International Journal of Renewable Energy, Vol. 4, No. 1, January 2009

46

(Btu/hr.ft 2 ) (Watt/m 2 ) 25 79 Concrete Wall (4 inches) One layer of
(Btu/hr.ft 2 )
(Watt/m 2 )
25
79
Concrete Wall (4 inches)
One layer of brick (4 inches)
20
63
Light weight masonry
wall (4 inches)
15
47
Exterior Insulation and
Finished System (EIFS)
32
10
16
5
0
0
Time
1
3
5
7
9
11
13
15
17
19
21
23
1
3
5
7
9
11

One layer of brick (4 inches)1 3 5 7 9 11 13 15 17 19 21 23 1 3 5 7

Concrete Wall (4 inches)19 21 23 1 3 5 7 9 11 One layer of brick (4 inches) Light

Light weight masonry wall (4 inches)9 11 One layer of brick (4 inches) Concrete Wall (4 inches) EIFS (EPS 4 inches)

EIFS (EPS 4 inches)Wall (4 inches) Light weight masonry wall (4 inches) Fig 2. Comparison of heat transfer from

Fig 2. Comparison of heat transfer from the walls with different materials having thickness of 4 inches and exterior insulation and finished system (EPS 4 inches) into the west side of the building in April.

(Btu/hr.ft 2 ) (Watt/m 2 ) 25 79 20 63 Two layer of brick (8
(Btu/hr.ft 2 )
(Watt/m 2 )
25
79
20
63
Two layer of brick (8 inches)
Concrete Wall (8 inches)
15
47
Light weight masonry
wall (8 inches)
32
10
Exterior Insulation and
Finished System (EIFS)
16
5
0
0
Time
1
3
5
7
9
11
13
15
17
19
21
23
1
3
5
7
9
11

Two layer of brick (8 inches)1 3 5 7 9 11 13 15 17 19 21 23 1 3 5 7

Concrete Wall (8 inches)19 21 23 1 3 5 7 9 11 Two layer of brick (8 inches) Light

Light weight masonry wall (8 inches)9 11 Two layer of brick (8 inches) Concrete Wall (8 inches) EIFS (EPS 4 inches)

EIFS (EPS 4 inches)Wall (8 inches) Light weight masonry wall (8 inches) Fig 3. Comparison of heat transfer from

Fig 3. Comparison of heat transfer from the walls with different materials having thickness of 8 inches and exterior insulation and finished system (EPS 4 inches) into the west side of the building in April.

International Journal of Renewable Energy, Vol. 4, No. 1, January 2009

47

(Btu/hr.ft 2 ) (Watt/m 2 ) 25 79 West Wall East Wall South Wall Out
(Btu/hr.ft 2 )
(Watt/m 2 )
25
79
West Wall
East Wall
South Wall
Out
In
20
63
One-layers of brick
(4 inches)
North Wall
15
47
32
10
16
5
0
0
Time
1
3
5
7
9
11
13
15
17
19
21
23
1
3
5
7
9
11
N
E
S
W

Fig 4. Comparison of heat transfer from conventional building wall (one-layer of brick) into the each side of building on April.

(Btu/hr.ft2) (Watt/m 2 ) 25 79 Out In 20 63 Exterior Insulation and Finished System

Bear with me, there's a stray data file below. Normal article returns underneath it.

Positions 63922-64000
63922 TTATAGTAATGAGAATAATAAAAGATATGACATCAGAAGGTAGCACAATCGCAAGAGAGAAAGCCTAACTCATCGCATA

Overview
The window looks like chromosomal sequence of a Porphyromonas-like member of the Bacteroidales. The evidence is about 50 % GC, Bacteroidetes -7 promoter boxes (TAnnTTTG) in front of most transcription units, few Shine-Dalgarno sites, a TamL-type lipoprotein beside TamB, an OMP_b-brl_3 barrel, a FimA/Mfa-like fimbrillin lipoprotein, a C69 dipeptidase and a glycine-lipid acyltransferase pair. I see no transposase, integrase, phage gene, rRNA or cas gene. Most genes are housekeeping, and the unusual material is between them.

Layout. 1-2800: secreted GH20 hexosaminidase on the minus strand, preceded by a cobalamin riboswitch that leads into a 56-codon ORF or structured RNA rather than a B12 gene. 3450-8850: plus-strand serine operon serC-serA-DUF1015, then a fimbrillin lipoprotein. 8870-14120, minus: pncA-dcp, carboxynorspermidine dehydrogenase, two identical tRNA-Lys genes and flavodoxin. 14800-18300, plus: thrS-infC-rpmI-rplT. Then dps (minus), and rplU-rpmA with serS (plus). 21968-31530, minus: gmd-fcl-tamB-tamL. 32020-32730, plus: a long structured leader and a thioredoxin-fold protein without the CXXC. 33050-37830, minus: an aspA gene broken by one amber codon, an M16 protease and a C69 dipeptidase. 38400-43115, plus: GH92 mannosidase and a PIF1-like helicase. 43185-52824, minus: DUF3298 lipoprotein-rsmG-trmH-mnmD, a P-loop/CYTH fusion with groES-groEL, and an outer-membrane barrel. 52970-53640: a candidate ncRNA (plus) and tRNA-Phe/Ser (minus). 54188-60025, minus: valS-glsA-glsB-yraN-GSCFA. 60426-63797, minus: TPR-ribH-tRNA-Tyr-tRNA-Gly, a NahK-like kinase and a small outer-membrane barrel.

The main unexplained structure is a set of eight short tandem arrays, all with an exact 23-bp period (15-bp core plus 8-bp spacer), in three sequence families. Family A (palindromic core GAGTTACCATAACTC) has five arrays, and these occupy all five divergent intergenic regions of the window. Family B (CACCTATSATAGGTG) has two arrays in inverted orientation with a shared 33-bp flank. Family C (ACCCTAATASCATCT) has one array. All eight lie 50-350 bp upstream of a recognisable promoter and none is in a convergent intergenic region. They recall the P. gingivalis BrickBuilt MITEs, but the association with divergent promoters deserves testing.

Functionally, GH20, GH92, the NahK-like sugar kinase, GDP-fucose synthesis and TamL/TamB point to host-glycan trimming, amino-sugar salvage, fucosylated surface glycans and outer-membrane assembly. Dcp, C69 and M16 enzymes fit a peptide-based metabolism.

(Btu/hr.ft2)
(Watt/m 2 )
25
79
Out
In
20
63
Exterior Insulation and
Finished System (EIFS)
47
15
32
10
West Wall
East Wall
South Wall
North Wall
16
5
0
0
Time
1
3
5
7
9
11
13
15
17
19
21
23
1
3
5
7
9
11
N
E
S
W

Fig 5. The comparison of heat transfer from exterior insulation and finished system (EIFS) wall into each side of the building in April.

International Journal of Renewable Energy, Vol. 4, No. 1, January 2009

48

4.1.2 How to combine to maximize the quality of insulation

The next study combines insulation in the wall in order to reduce heat transfer from the outside and to maintain the quality of insulation. The insulation can protect against heat through the wall when installed as an interior insulation for the building’s envelope.

The graph (Fig 6) illustrates heat transfer from one layer of brick and 3-inch Glasswool (inside), which in an interior insulated wall absorbs the highest heat at 10 Watt/m 2 (3.15 Btu/ft 2 ). An interior insulation wall absorbs much lower near the EIFS wall. An interior insulated wall can reduce heat transfer through the wall but cannot serve the following important needs:

Reduction of condensation

Thermal bridge

An interior insulated wall will have dew point at the insulation layer, which is the reason for lost quality of insulation, and may have fungus growth inside the wall that can cause illness in the

occupants.

(Btu/hr.ft 2 ) (Watt/m 2 ) 25 79 One-layer of brick(4 inches) Out In One-layer
(Btu/hr.ft 2 )
(Watt/m 2 )
25
79
One-layer of brick(4 inches)
Out
In
One-layer of brick
20
63
(4 inches)
Out
In